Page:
Impact of load follow operation on the chemistry of the primary and secondary circuit of a pressurised water reactor
Michael Bolz, Andreas Speck, Fred Böttcher and Steffen Riehm
This paper summarises first experience with load follow operation in two pressurised water reactors (KKP2 and GKNI) with regard to chemistry and radiology. The most important mechanisms of dose rate built-up on the primary side are described. The primary side chemistry is aiming at the avoidance or at least the delay of dose rate built-up as far as possible. The secondary circuit is operated according to the H-AVT chemistry (high pH, treatment with volatile chemicals) to minimise the release of metals from carbon- and low alloy steels. The impact of load follow operation on the corrosion protection of the carbon- and low alloy steels on the secondary side due to changes of physico-chemical conditions is discussed.
Deep geological disposal of nuclear waste in the Swedish crystalline bedrock
Claes Thegerström and Saida Laarouchi Engström
Nuclear power companies in Sweden jointly established the Swedish Nuclear Fuel and Waste Management Company (SKB, Svensk Kärnbränslehantering AB) in the 1970s. SKB’s assignment is to manage and dispose of all radioactive waste from Swedish nuclear power plants in such a way as to secure maximum safety for human beings and the environment. Since 1992 a stepwise process has been under way, aiming at finding a site for a final repository for spent nuclear fuel.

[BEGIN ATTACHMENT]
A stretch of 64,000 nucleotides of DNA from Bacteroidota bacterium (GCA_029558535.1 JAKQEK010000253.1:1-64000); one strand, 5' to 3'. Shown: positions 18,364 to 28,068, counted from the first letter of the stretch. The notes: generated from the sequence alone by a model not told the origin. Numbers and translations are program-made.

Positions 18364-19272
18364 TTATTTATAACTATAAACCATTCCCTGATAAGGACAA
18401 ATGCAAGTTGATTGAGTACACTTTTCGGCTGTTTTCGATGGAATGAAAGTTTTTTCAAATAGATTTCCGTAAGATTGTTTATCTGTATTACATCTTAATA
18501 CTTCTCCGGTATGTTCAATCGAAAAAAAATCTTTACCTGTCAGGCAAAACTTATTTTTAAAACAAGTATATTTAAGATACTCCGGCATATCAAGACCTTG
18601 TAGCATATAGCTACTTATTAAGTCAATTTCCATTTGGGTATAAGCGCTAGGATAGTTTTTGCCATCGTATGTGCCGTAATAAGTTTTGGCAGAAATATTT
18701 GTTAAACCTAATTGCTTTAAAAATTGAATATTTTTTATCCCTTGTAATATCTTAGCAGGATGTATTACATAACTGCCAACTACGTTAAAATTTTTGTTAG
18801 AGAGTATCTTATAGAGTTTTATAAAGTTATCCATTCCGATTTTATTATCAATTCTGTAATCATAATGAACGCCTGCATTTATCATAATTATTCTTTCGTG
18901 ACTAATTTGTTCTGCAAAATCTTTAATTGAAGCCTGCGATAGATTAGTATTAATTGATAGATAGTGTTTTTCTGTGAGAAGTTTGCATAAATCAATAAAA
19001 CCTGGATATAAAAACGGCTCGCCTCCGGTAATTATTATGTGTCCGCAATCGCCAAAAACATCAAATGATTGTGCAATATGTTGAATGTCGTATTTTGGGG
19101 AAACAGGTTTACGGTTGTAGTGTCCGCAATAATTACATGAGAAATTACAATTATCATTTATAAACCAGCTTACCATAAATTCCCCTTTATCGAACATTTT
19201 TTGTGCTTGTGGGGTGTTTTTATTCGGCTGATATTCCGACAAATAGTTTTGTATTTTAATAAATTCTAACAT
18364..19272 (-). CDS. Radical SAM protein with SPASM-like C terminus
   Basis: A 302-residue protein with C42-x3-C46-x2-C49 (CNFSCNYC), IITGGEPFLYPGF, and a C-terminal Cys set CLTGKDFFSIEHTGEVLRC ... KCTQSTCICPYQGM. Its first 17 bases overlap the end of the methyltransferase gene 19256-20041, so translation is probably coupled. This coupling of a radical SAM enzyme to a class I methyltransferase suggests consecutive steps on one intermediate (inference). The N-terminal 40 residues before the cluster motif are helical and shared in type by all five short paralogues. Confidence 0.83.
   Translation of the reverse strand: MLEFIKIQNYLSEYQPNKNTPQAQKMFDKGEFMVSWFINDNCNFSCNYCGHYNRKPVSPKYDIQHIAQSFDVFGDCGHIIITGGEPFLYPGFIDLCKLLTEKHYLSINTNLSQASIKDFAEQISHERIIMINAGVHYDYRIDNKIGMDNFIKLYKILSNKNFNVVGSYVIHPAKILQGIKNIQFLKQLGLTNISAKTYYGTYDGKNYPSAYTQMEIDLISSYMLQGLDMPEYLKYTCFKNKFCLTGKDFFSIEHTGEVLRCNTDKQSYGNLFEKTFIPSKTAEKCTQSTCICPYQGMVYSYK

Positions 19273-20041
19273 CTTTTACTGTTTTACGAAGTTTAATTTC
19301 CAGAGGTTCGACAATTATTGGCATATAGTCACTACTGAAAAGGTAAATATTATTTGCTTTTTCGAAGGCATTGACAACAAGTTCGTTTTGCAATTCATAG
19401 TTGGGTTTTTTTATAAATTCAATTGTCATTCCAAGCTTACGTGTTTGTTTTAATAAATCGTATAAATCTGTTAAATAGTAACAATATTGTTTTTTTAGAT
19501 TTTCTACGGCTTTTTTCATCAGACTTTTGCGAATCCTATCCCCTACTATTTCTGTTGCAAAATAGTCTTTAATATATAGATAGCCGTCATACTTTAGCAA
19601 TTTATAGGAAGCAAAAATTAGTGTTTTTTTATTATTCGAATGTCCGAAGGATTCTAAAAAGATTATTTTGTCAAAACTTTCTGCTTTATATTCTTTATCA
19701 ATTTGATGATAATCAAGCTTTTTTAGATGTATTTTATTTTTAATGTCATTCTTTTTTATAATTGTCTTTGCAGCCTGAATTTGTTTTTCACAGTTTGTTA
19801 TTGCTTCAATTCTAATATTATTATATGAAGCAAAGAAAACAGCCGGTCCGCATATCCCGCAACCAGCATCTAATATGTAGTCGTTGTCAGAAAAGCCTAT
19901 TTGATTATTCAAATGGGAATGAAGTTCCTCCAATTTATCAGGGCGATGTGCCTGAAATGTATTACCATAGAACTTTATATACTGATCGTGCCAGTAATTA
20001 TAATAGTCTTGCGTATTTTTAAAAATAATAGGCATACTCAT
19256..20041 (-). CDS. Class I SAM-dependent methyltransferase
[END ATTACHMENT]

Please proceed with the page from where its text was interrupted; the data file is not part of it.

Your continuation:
Adiabatic compressed air energy storage - Status and perspectives
Sebastian Freund, Roland Marquardt and Peter Moser
This paper gives an overview about compressed air energy storage (CAES) technology and a summary of the ADELE programme, a multi-year R&D programme undertaken by a consortium led by RWE Power to develop adiabatic (A) CAES technology and commercialise the first plant. The ACAES technology is to utilise waste heat developing upon compression in order to increase the entire efficiency. The ADELE-ING project is to provide the basis for making the decision on the construction of a 85 MW prototype.
Process optimisation of lime milk leaching and control of cold lime softening at the power plant STEAG Fenne